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Editorials

Automatic registration for UK trials

BMJ 2022; 376 doi: https://doi.org/10.1136/bmj.o41 (Published 14 January 2022) Cite this as: BMJ 2022;376:o41
  1. Stephen H Bradley, clinical research fellow,
  2. Kelly E Lloyd, doctoral student1,
  3. Nicholas J DeVito, doctoral researcher2
  1. 1Leeds Institute of Health Sciences, University of Leeds, Leeds, UK
  2. 2DataLab and Centre for Evidence Based Medicine, University of Oxford, Oxford, UK
  1. Correspondence to: S Bradley medsbra{at}leeds.ac.uk

A welcome development, not a panacea

Public registration of studies before they start (prospective registration) is an effective way to reduce publication and other reporting biases in healthcare research. Such biases can result in misleading findings, waste resources, and even harm patients.12

Publicly declaring hypotheses and methods before results are known is hardly new, but the potential of study registration to improve transparency and reproducibility has not been fully realised. Registration of certain clinical trials has been mandatory for several years in the US, EU, and UK, and the Declaration of Helsinki stipulates that every study with human subjects must be registered in a publicly accessible database before recruitment begins.345 Compliance with these legal and ethical obligations has steadily improved, but violations are still common, with academic and public institutions lagging behind commercial organisations.67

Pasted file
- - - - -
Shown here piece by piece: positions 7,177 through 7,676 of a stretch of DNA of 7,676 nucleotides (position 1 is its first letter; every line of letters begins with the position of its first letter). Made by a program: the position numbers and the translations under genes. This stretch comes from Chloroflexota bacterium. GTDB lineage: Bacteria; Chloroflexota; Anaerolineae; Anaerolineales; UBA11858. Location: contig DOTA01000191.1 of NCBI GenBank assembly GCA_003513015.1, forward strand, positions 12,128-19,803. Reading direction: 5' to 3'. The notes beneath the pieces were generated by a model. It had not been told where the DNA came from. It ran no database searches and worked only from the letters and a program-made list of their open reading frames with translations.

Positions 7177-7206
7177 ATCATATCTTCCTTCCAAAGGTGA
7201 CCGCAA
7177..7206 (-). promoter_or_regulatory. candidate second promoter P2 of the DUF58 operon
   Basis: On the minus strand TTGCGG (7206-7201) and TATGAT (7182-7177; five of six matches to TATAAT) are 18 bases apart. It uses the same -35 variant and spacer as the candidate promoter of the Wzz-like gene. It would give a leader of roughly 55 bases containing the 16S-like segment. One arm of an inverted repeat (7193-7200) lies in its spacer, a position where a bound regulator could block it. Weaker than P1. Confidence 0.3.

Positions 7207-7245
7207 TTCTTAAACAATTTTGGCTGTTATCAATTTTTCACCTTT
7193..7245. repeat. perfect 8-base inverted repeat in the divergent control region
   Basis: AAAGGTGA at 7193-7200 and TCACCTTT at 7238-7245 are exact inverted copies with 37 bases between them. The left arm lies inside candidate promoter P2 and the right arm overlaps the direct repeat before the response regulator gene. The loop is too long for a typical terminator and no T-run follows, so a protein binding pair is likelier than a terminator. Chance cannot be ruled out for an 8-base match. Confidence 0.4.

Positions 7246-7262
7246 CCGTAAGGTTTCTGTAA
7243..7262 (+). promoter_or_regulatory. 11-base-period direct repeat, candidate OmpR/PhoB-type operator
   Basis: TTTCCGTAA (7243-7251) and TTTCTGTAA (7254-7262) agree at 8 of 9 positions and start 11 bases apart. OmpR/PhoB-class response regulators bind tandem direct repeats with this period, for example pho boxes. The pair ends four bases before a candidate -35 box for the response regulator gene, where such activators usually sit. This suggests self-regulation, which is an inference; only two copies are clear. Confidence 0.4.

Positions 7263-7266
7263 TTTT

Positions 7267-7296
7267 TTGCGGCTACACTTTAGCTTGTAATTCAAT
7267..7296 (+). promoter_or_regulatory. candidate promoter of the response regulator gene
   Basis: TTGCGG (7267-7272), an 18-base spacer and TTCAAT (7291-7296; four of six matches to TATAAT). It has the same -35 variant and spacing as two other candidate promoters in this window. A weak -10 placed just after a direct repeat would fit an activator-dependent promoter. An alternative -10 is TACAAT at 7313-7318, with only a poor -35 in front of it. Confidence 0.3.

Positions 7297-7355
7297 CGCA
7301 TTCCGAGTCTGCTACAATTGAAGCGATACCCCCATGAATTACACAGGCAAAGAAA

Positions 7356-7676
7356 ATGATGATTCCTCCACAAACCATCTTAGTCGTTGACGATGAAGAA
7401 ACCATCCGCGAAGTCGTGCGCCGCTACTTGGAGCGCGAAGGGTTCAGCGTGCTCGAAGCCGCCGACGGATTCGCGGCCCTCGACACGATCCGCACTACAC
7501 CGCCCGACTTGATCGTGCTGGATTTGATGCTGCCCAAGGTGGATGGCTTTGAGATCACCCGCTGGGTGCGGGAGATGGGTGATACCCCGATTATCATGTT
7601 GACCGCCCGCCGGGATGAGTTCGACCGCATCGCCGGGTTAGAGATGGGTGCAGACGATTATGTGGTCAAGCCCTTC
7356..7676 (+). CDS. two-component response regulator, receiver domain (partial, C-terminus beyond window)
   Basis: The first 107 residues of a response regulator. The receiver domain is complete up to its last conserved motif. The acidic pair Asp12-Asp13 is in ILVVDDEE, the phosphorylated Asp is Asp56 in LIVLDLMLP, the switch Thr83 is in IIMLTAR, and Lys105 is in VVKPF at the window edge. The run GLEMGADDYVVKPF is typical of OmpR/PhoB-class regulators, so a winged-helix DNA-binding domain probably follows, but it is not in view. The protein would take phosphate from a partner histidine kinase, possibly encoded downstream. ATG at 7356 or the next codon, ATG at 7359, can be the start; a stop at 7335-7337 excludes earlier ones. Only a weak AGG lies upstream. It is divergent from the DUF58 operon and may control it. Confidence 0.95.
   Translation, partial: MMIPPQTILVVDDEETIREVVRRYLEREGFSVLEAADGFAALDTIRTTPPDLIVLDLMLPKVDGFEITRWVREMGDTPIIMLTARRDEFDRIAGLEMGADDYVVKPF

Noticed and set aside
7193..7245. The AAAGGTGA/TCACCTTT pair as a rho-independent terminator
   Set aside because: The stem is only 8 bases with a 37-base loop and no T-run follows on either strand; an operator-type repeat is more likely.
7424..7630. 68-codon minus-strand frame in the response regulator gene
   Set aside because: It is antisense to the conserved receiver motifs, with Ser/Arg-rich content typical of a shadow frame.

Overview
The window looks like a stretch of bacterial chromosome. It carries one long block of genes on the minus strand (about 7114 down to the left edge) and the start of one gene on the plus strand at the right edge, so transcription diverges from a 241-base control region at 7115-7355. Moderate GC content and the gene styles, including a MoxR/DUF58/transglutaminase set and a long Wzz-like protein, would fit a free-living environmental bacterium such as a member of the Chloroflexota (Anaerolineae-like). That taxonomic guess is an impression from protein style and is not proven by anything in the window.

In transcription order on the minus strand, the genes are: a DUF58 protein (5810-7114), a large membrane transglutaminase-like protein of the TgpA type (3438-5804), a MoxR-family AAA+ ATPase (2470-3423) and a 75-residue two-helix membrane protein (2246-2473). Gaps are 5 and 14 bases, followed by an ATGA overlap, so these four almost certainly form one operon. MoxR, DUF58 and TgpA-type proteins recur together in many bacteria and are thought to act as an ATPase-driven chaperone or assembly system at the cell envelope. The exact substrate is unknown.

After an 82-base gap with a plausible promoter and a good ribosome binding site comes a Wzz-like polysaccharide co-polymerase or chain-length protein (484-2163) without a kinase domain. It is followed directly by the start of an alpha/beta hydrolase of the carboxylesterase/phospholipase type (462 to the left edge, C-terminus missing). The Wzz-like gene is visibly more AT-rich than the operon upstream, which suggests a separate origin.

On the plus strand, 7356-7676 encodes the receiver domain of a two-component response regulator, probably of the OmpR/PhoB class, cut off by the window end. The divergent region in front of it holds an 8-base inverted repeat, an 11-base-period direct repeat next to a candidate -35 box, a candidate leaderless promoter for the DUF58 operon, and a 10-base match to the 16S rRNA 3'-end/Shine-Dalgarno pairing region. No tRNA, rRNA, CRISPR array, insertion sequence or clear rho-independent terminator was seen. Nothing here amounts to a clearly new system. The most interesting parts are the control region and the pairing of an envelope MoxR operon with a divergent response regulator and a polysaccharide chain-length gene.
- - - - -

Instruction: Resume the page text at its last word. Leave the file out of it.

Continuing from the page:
In response, the UK’s medical research regulator, the Health Research Authority (HRA), has published a new policy framework to “make transparency the norm” and announced plans for all UK clinical trials to be automatically …

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